Abdominal Ultrasound

An abdominal ultrasound allows us to evaluate the structure of the internal organs. This is often performed as a complement to blood tests, which evaluate the function of the internal organs. An abdominal ultrasound can either be performed by a general practitioner (Dr. Melissa Bisesi performs abdominal ultrasounds for Ashland Animal Hospital) or by a radiology specialist (a number of area specialty hospitals offer this service including Tufts, Angell, and IVG).

Abdominal ultrasound is a non-invasive test; an awake (and FASTED) dog or cat is laid down on their back in a cushioned v-shaped pillow, the fur is shaved from the abdomen, a layer of gel (like aloe) is spread on the exposed skin, and an ultrasound probe is gently placed on the surface of the skin to allow us to see into the abdomen. This process is exactly the same as is experienced by pregnant women during ultrasounds.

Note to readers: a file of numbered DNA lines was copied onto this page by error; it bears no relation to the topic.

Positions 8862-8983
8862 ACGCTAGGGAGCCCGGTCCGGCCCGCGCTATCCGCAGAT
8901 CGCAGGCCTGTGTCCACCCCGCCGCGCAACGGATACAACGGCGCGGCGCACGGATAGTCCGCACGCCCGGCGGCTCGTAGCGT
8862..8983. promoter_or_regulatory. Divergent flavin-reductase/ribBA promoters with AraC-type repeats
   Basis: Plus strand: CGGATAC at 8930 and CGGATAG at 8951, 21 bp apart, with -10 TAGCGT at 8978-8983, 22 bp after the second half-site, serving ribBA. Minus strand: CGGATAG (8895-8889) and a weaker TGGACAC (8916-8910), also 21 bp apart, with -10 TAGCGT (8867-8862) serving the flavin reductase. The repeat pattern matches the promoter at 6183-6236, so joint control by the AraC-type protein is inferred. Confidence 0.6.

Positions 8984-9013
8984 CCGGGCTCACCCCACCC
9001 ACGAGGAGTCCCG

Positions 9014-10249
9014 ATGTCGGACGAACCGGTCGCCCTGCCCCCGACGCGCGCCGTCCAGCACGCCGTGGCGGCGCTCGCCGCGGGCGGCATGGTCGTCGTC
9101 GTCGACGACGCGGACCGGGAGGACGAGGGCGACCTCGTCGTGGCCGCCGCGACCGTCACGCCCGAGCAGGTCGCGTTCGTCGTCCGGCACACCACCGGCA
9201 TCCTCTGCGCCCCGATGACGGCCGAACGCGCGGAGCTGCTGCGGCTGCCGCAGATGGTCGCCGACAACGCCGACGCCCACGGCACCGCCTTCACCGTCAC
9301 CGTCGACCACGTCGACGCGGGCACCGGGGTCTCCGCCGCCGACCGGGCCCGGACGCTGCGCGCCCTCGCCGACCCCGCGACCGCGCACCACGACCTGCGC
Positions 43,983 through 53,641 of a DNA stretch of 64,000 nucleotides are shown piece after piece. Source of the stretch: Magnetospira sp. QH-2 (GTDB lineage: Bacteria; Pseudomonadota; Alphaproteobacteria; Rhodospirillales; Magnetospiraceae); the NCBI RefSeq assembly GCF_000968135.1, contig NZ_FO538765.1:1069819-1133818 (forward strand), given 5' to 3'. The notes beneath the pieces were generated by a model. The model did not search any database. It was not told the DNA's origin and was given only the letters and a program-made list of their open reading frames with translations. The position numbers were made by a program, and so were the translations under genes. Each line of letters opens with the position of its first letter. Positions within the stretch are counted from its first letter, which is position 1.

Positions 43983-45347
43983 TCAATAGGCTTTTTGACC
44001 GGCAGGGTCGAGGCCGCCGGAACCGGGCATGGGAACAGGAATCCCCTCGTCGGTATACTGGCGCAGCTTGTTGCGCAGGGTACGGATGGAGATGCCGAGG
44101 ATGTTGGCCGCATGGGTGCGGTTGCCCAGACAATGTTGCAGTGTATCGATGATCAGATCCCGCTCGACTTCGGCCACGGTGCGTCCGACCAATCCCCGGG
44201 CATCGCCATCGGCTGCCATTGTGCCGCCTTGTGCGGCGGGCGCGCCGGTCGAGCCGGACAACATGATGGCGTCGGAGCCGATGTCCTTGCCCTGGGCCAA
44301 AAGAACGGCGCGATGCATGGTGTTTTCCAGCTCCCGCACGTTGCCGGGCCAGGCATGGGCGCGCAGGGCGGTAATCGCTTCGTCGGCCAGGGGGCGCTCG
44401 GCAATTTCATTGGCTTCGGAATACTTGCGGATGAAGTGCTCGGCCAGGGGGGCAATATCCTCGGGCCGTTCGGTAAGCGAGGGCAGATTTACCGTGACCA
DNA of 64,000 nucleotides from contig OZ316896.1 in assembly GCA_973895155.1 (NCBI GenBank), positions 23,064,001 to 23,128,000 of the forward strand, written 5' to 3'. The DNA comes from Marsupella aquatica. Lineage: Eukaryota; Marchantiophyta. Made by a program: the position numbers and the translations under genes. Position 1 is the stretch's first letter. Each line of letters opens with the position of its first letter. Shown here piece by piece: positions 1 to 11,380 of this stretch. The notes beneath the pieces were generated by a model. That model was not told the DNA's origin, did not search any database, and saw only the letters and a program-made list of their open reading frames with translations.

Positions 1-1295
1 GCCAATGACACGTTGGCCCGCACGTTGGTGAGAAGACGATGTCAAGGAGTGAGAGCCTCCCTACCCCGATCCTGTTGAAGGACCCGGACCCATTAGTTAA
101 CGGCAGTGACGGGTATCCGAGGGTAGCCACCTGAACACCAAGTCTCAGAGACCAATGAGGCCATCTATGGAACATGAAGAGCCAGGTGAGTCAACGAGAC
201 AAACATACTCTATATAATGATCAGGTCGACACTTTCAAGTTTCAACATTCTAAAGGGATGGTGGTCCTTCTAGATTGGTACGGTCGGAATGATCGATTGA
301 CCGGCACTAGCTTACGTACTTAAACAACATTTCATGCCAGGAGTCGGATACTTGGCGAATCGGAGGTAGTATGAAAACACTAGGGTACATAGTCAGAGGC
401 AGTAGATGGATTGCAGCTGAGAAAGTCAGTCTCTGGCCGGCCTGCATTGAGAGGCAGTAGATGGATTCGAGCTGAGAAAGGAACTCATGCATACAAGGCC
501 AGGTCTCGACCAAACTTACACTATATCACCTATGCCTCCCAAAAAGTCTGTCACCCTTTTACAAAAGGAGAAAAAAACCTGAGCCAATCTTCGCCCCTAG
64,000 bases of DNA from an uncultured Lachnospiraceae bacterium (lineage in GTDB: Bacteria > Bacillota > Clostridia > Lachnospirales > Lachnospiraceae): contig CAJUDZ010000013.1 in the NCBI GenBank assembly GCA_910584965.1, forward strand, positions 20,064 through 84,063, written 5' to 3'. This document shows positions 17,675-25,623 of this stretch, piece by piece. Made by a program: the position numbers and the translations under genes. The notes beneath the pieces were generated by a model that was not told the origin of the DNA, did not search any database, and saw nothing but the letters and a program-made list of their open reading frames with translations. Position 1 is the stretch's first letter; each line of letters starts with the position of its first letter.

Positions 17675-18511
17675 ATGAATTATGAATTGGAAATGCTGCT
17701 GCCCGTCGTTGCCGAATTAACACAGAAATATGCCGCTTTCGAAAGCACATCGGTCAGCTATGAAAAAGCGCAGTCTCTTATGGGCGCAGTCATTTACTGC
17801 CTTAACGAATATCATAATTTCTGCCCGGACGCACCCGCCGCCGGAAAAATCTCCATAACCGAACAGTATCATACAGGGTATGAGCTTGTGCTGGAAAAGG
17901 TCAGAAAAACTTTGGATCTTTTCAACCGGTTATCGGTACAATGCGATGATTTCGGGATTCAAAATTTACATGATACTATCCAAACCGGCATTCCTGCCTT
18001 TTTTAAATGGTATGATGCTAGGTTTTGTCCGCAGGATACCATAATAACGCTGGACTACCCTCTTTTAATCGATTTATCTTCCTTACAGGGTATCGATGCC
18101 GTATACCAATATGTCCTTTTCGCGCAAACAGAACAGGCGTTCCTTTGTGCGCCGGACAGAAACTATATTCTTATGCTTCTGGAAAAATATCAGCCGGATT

Abdominal ultrasound allows us to evaluate the liver, gallbladder, spleen, kidneys, adrenal glands, urinary bladder, prostate, stomach, small intestine, large intestine, pancreas, and many abdominal lymph nodes. We evaluate the size, shape, and structure of these organs to identify any abnormalities that may exist which would not necessarily be identified on blood work alone.

Examples of common conditions which can be diagnosed with abdominal ultrasound but which would not necessarily show up on routine blood work include cancers, gall stones, gallbladder mucocoeles, foreign objects within the stomach or intestine, kidney stones, and bladder stones.